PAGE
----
Coronavirus Disease 2019 commonly called COVID-19 is a respiratory illness that was first reported from Wuhan, China, in late 2019. Since that time the disease has caused multiple large epidemics in every country throughout the world. While the disease is called COVID-19, the virus is called SARS-CoV-2 and is defined by the signs and symptoms of the illness.
The illness has a wide range of reported symptoms that may include fever, chills, headache, cough, sore throat, fatigue, muscle and joint pain, loss of taste or smell, abdominal pain, nausea, vomiting, and diarrhea.
While most people will have mild to moderate illness, some will develop severe illness with persistent high fever, shortness of breath, persistent chest pain or pressure, confusion, or the inability to stay awake.
Severe illness often requires long term hospitalization and can lead to death. Since the first cases were found in Tarrant County in March 2020, the illness has gone on to be the third leading cause of death in the county behind only heart disease and stroke.
What causes COVID-19?
The disease is caused by a Coronavirus virus called “SARS-CoV-2.” Coronaviruses are a large family of viruses that infect many different animals. Typical human coronaviruses infect people very year and are part of a large group of viruses that cause the common cold.
However, some of the coronaviruses that infect animals can also infect people and have the potential to cause epidemics of severe illness. Recent examples include SARS-CoV, MERS-CoV, and SARS-CoV-2 (the cause of COVID-19).
This short animated video from Stanford Medicine illustrates practices for getting well and keeping others healthy when you experience symptoms of COVID-19.
This short animated video from Stanford Medicine illustrates how the novel coronavirus — the virus that causes the respiratory disease COVID-19 — is transmitted among people and how transmission can be prevented.
Frequently Asked Questions
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|How many cases of coronavirus have been identified?||For an update of cases in Tarrant County, go to the Tarrant County Public Health Coronavirus webpage. For an update of cases in Texas and a breakdown of cases by county for the state of Texas, refer to the Texas Department of State Health Services.|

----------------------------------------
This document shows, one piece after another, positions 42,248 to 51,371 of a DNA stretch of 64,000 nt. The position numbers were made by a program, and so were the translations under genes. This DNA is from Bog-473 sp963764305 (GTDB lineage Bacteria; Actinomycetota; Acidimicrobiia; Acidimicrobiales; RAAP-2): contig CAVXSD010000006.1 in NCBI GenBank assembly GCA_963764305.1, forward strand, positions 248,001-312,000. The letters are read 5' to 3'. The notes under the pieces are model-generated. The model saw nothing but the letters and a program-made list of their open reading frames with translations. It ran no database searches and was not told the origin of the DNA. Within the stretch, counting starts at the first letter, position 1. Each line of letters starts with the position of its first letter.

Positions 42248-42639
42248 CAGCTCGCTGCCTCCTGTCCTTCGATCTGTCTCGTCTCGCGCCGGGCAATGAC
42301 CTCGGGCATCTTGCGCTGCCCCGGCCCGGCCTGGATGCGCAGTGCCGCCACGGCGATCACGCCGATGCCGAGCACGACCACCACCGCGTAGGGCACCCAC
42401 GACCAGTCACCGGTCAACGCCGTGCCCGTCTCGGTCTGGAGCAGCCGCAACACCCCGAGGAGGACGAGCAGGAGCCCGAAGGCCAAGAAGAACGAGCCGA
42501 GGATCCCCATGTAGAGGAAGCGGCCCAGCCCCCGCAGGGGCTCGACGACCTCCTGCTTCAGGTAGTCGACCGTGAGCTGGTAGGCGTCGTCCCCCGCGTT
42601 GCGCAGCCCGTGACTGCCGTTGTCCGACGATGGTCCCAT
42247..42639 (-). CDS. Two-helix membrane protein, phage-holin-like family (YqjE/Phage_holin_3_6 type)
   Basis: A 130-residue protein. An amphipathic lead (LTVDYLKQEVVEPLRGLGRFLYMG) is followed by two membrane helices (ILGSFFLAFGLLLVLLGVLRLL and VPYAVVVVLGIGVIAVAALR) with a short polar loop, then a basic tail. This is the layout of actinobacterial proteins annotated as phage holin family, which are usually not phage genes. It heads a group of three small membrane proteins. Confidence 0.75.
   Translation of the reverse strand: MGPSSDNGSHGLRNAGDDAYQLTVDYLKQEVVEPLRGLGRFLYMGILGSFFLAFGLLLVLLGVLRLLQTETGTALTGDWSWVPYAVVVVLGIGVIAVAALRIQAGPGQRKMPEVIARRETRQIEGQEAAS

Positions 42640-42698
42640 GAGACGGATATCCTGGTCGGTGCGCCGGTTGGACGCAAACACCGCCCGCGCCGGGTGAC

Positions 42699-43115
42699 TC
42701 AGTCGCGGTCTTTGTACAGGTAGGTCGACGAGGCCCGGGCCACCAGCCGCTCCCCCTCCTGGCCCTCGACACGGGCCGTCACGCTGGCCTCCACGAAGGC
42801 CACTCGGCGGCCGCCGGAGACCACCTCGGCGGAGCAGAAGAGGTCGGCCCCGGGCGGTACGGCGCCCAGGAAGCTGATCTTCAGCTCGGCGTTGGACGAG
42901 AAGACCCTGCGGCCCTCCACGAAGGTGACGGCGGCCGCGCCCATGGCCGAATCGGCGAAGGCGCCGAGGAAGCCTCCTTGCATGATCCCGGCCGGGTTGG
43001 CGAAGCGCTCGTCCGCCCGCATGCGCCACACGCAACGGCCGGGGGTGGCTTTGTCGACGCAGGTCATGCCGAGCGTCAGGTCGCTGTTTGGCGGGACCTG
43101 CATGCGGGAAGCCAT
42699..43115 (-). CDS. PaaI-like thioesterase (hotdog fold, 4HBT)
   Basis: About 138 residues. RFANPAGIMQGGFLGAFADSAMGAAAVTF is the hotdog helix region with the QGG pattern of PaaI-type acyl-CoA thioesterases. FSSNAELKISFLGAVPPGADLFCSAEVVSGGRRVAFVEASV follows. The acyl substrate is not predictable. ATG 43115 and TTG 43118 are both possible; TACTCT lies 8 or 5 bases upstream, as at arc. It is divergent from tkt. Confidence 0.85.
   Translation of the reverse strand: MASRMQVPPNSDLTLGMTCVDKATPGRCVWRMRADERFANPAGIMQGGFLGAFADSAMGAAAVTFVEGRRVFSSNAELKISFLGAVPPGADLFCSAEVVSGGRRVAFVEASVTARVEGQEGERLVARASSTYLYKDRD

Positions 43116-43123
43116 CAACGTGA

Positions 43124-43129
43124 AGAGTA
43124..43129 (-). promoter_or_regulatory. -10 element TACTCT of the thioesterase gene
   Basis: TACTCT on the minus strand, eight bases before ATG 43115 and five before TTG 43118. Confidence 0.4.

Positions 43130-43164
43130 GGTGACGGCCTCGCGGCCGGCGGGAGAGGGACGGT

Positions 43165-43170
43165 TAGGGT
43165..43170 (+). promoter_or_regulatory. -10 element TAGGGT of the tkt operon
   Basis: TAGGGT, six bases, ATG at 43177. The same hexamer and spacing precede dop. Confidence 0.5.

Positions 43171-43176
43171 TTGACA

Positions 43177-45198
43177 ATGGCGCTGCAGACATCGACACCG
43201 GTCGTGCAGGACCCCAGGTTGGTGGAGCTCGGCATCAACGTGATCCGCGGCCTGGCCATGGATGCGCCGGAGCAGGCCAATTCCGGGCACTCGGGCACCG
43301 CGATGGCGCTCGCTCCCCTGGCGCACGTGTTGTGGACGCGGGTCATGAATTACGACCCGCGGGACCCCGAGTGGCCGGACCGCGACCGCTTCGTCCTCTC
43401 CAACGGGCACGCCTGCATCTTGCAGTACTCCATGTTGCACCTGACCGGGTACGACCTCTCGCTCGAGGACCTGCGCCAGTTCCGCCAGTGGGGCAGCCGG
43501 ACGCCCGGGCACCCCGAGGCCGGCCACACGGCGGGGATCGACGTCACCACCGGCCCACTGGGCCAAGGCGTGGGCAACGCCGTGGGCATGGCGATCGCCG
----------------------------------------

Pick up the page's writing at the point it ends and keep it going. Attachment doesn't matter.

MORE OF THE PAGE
|What are the symptoms of COVID-19?||Symptoms can include: fever, cough, sore throat, loss of taste or smell, and fatigue. In severe cases it can include: persistent high fever, shortness of breath, and Pneumonia.|
|What are the differences between Coronavirus, allergies, and the flu?||This chart will show you the differences between coronavirus, allergies and the flu.|
|Who is most at risk of becoming seriously ill?||Those who are most at risk are: people who are unvaccinated, people over age 60, people with pre-exisiting conditions, such as: diabetes, cancer, and heart disease, and people with compromised immune systems|
|How is COVID-19 transmitted?||COVID-19 is easily spread person-to-person, primarily by: being in close contact with an infected person, an infected person coughing or sneezing, and/or touching contaminated objects or surfaces and then touching your mouth, nose, or eyes. It can take anywhere from 2 days up to 14 days fro being exposed to the virus before you will get sick, People who are infected but do not have sumptoms can also spread the virus to others.|
|What is local or community transmission and has it happened in Tarrant County?||Local or community transmission is when the virus is spreading from person-to-person within the community rather than being acquired through travel. Though household cases are examples of community transmission, the concern is with continued spread beyond a single household or cluster such that the chain of infection cannot be easily identified. Tarrant County Public Health measures community spread on its coronavirus dashboard.|
|What can I do to prevent getting COVID-19?||
|What should I do if I get sick?||
|How do I get tested for coronavirus?||Visit one of several testing sites in Tarrant County.|